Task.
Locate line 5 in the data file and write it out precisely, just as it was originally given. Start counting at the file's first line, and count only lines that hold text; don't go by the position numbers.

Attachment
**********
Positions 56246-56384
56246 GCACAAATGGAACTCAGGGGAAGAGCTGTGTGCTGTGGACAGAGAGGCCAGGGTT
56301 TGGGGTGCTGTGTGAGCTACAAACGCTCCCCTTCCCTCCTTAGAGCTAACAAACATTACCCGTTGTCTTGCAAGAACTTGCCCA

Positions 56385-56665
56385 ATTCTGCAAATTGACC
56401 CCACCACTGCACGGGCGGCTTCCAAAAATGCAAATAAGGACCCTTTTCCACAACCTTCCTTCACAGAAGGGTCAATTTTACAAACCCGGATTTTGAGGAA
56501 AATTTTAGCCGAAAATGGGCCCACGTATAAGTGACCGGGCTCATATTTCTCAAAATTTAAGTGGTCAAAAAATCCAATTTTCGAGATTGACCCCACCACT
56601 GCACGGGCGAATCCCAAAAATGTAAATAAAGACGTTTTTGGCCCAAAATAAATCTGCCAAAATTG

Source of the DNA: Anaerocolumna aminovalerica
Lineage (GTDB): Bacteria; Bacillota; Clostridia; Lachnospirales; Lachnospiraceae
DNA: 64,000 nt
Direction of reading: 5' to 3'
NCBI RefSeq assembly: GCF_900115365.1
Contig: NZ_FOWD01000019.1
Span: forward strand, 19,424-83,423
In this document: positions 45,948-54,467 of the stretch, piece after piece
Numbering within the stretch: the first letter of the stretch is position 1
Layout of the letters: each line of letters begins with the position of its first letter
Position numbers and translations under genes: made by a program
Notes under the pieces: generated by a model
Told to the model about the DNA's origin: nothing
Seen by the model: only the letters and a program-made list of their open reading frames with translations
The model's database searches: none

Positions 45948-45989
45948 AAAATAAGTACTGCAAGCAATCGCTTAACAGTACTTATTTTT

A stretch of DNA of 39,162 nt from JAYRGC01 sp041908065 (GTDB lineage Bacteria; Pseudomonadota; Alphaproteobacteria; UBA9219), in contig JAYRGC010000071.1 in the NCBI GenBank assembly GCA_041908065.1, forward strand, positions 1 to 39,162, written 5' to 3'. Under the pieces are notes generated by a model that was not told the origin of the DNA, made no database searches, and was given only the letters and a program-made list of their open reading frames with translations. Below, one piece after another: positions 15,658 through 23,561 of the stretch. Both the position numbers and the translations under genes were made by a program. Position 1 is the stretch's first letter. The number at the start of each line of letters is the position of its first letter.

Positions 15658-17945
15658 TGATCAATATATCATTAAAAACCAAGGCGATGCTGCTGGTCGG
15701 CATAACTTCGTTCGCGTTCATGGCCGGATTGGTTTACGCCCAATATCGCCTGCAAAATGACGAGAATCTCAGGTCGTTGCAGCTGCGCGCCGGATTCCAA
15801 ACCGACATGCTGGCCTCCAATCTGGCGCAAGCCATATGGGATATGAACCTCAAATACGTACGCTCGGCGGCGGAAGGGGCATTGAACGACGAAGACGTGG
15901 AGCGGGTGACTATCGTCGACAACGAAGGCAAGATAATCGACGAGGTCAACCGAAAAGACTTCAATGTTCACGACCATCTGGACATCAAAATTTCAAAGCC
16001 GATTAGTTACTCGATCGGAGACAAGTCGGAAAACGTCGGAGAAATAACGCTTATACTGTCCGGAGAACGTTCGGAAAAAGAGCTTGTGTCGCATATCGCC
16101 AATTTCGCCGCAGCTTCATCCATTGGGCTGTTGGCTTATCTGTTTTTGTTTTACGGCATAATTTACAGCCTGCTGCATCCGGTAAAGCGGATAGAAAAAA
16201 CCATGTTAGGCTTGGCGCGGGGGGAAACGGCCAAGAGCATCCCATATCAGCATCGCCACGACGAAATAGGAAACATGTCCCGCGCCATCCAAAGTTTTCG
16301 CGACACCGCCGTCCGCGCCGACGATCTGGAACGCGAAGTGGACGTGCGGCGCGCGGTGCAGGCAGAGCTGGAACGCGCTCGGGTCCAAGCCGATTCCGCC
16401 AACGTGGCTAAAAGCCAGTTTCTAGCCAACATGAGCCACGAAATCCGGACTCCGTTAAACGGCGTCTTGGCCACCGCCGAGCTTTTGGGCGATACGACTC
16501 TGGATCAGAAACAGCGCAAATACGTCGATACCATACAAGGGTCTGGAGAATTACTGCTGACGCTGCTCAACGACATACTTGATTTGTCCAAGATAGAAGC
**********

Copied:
56385 ATTCTGCAAATTGACC